Taking control of your career: Locum tenens as an OB/GYN

Our lives don’t always follow the trajectory we’ve envisioned. This, of course, also applies to the career path to becoming a physician. There are those who are able to follow the “traditional” path to becoming a doctor: high school, undergrad, medical school, residency, practicing medicine.

And then there are life paths like Dr. Roseann Freundel. After graduating high school, the thought of the time and financial commitment to becoming a doctor seemed onerous. Although she knew that’s what she wanted to be at 13, the linear path to becoming a physician just didn’t work out. Her route ended up being more circuitous.

A dream deferred

“I fell in love, I got married, had babies,” she recalls. “I then suddenly found myself a single parent with a two-year old and a four-year old. The thought of being in school for ten years seemed unrealistic.”

Dr. Freundel recounts being on welfare and being the sole provider — with no help from her ex-husband. “I still wanted to go to medical school, but I had babies to feed. My choice was to raise my kids and put my dream on hold.”

It was during this time that Dr. Freundel’s 14-year-old son was diagnosed with leukemia. Though her son eventually succumbed to his cancer, she says that the journey gave her some perspective.

“It was clearing, going through that,” she says. “It left me feeling like I went through all of this to be in a place I needed to be to put me on the path to becoming a physician.”

It’s never too late

Under these circumstances, Dr. Freundel figured a more reasonable way to work in the medical field was to become a nurse, which she did. But that wasn’t enough; she wanted to be a doctor — her decades-long dream.

When she was nearing her 40th birthday, someone asked her why she was a nurse instead of a doctor, sensing that being a physician was what Dr. Freundel should be. ”It was then I started thinking, I’m going to be 40 this year. Time flies. My dream isn’t going away. So two weeks later I’m enrolled in undergrad,” she says.

Becoming an OB/GYN

When it was time to decide on a specialty, Dr. Freundel was drawn to being an OB/GYN. But when she really dug into what the call would be, she almost chose a different specialty.

“I looked at the amount of call, and realized at my age my energy changed, and I didn’t know if I could do it,” she says. “I was really trying to talk myself out of being an OB.”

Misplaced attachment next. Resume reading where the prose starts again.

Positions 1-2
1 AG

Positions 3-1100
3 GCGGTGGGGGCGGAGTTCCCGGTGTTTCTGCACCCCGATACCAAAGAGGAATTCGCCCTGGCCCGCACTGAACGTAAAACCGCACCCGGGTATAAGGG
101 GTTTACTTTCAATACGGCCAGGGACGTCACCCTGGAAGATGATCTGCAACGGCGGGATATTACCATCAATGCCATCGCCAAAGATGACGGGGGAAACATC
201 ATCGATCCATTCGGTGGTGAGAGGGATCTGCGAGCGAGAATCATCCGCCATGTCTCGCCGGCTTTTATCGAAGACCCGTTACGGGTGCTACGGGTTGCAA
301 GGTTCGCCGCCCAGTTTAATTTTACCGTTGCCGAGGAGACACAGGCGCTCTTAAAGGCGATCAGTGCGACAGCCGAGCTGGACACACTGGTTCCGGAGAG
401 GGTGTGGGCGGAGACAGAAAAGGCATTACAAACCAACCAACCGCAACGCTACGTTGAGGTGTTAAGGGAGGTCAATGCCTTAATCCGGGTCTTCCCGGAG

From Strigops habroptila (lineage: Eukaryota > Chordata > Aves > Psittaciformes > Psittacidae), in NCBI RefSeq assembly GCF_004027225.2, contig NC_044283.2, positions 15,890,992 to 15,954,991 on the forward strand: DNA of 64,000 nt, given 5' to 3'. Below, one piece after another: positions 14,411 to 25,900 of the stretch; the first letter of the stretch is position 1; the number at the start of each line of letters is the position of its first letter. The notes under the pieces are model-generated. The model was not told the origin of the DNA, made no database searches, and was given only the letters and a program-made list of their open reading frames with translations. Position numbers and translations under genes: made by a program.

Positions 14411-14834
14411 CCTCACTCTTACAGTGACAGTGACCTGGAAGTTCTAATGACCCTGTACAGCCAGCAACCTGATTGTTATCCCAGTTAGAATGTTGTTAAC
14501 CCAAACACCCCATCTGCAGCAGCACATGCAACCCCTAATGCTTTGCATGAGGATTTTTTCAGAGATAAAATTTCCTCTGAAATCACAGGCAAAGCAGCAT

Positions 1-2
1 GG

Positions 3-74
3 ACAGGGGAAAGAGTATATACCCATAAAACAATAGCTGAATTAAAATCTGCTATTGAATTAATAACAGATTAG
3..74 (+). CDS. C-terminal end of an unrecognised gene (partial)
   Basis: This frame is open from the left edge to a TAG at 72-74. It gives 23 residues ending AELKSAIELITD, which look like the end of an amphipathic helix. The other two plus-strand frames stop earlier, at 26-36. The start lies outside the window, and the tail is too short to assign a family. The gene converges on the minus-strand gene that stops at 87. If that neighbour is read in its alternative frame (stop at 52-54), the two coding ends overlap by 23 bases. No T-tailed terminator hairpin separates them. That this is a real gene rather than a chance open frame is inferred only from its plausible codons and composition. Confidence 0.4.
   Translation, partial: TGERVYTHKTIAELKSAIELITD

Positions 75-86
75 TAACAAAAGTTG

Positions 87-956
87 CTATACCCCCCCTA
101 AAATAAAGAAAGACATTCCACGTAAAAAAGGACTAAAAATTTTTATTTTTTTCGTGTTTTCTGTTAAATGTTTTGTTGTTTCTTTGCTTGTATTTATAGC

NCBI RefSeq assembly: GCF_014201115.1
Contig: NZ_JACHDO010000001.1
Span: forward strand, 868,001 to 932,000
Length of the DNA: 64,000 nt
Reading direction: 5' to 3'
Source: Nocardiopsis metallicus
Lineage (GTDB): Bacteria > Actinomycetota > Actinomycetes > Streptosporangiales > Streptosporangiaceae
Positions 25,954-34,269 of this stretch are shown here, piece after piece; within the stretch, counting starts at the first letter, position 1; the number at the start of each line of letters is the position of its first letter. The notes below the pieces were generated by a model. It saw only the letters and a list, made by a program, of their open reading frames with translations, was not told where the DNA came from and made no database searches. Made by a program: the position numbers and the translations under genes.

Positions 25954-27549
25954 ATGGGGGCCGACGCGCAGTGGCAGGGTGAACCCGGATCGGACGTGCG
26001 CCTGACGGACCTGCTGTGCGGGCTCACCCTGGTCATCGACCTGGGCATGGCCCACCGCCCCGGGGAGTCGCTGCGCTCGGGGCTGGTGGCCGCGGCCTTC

It was at this crossroads she realized that everything in her life had been preparing her for this path.

“I have been through everything my patients could possibly go through, and I survived it and came out the other side,” she says. “So I became an OB, and I’ve never regretted it.”

Dr. Roseann Freundel

Choosing the locums route

Dr. Freundel was happy in her role as an attending in a community hospital in Virginia, but when it was acquired by a larger medical conglomerate, things started going downhill. She felt it was time to leave.

“They were making very unwise decisions medically that put both the patients and my medical license in danger,” she recalls. “I was sad, but I had to feel safe and be in an environment that ensured the high level of care for my patients that I expected. It was time to move on.”

Once the situation became intolerable, Dr. Freundel considered her options: find a new job — with a time-intensive and lengthy search process — or locum tenens. She went the locums route.

“The search for a permanent position takes time and I couldn’t be without a salary, so locums was a perfect fit. I don’t have to move, I don’t have to look for a house, community, or even another hospital,” she says. “I can go to lots of different hospitals and choose what I want.”

Back in the driver’s seat

Without all the “foolishness” and politics she’s seen time and again in hospitals, Dr. Freundel appreciated that locum tenens put her in the driver’s seat of her career. And without the burden of administrative hassles, Dr. Freundel can focus her time and energy on what she went to medical school to do: practice medicine.

“I was really tired of the politics and committees; it was taking away from the time I wanted to just spend with my patients,” she explains. “I hate the politics of medicine; I’m a practitioner. I need the hands on.”

She says that sometimes a locums’ patient load is heavy, but this hasn’t detracted from face-to-face time with her patients. She’s able to focus on her patients without the worry that she’ll be pulled away for administrative duties, which in turn helps her deliver the high quality of care she wants.

“Even if you have a heavy load, you know you’re going to be with your patients,” she says. “You’re not going to be pulled out for some meeting.”

Avoiding the pitfalls of burnout

Dr. Freundel is fully aware of the problem of physician burnout and has found locum tenens is the way for her to practice medicine and avoid burnout.

A recent survey on physician workloads found things are improving, but the numbers are still concerning. It found OB/GYNs are one of the specialists most likely to report feeling burned out, but since she began working locum tenens Dr. Freundel has found this is no longer the problem:

“Doing locums, it’s not an issue,” she says. “You can work as much or as little as you want. If you feel like you need time off, you take it.”

“I’ve chosen to work a fairly concentrated schedule, but you can choose to do this or not. I’m able to have a concentrated schedule because I know I’ll work it for a couple weeks at a time, and then I can take a week off at the end.”

Dr. Freundel has no regrets: “The benefits of locum tenens far outweigh the risks. To be able to have control over your schedule, to practice the way you want, is why it works for me.”

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